In addition, the Cabinet of Ministers continued its course toward deregulation, abolishing a large number of obsolete regulatory acts that put pressure on business, as well as initiating the reform of control and supervision bodies.

A real success was the introduction of an automatic system of reimbursing VAT to businesses, which previously was the source of entrepreneurs' corruption-related complaints.

In the outgoing year, the Cabinet of Ministers managed not only to ensure the adoption of the budget for 2018 within the legislative deadlines, which did not happen for many years, but also to move to a medium-term budget planning.

However, Groysman's Cabinet, including because of the lack of support from the ruling coalition in the Verkhovna Rada, failed to advance in several strategic directions.

The new law on privatization was adopted only in the first reading, while the promised sale of loss-making and corrupt state assets was never initiated. The implementation of land reform, allowing the purchase and sale of farmland to attract investment and spark agricultural development, was postponed indefinitely.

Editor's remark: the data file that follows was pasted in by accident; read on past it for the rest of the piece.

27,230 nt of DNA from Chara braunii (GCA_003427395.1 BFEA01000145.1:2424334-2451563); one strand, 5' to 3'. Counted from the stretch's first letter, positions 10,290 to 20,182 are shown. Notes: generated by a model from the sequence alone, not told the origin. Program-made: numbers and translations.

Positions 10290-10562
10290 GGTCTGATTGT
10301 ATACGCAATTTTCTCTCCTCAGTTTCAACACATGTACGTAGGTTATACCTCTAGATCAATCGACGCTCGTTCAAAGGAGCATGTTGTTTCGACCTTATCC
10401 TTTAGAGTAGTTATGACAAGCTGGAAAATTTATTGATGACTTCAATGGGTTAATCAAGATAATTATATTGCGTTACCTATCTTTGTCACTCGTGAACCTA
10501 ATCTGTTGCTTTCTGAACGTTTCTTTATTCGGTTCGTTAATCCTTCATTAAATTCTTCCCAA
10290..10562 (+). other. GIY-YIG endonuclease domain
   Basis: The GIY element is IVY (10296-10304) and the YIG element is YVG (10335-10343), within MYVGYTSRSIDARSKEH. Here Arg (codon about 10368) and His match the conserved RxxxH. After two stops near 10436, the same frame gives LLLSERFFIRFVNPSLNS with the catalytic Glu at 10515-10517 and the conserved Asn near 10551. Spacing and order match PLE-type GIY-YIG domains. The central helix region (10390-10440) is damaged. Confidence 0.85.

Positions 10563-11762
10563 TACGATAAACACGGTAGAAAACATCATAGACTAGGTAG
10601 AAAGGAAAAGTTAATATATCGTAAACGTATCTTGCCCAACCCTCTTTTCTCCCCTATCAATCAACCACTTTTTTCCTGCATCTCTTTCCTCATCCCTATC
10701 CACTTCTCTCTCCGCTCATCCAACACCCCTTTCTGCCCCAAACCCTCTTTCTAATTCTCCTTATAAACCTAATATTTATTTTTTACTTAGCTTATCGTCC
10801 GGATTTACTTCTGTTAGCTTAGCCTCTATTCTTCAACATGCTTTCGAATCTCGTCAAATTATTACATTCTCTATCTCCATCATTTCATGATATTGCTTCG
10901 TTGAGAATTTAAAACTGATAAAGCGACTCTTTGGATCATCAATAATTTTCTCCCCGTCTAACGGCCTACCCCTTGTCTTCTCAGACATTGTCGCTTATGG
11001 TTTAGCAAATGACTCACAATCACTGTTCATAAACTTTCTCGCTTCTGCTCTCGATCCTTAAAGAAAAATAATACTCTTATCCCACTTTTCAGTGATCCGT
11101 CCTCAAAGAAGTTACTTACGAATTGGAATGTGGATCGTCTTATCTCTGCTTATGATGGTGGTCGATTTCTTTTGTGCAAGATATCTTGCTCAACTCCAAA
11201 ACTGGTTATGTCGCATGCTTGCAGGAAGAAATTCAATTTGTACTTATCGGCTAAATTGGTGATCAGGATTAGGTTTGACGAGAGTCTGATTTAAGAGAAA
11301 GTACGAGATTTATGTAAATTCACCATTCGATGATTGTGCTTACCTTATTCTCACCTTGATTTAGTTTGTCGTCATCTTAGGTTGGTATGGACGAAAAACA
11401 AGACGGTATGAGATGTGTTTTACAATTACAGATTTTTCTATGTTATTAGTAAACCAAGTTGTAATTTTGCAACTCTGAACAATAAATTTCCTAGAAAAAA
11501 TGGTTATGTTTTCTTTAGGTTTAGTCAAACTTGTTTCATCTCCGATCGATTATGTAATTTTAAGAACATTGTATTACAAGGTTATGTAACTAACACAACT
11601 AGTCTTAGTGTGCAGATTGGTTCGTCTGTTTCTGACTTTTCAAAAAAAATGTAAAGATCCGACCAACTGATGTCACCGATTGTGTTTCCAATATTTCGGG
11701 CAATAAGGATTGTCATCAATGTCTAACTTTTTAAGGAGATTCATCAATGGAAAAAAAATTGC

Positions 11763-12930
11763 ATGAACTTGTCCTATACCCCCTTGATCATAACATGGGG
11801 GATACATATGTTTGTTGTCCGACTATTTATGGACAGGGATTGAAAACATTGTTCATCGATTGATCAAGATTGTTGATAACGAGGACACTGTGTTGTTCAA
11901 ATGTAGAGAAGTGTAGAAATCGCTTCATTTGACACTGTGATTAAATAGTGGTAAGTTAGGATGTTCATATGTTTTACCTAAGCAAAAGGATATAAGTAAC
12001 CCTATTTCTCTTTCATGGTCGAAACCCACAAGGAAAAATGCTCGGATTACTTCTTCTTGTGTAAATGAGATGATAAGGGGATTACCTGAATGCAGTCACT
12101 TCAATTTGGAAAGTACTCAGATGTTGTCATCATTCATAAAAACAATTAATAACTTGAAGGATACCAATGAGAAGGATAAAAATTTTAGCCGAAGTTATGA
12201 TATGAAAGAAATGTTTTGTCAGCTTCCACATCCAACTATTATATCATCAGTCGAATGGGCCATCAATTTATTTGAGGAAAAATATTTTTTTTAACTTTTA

Gas prices, contrary to obligations to the IMF and the government's own decisions, have not been brought to import parity, while the volume of subsidies to the population has only been increased. The transformation of state-owned companies in 2017 has also failed as the appointment of independent supervisory boards and open biddings for the posts of heads of state-owned enterprises was extremely sluggish. Also, despite lengthy discussions about the need to create a financial investigation service for the sake of the introduction of a modern system of business supervision, the initiative has not progressed a bit.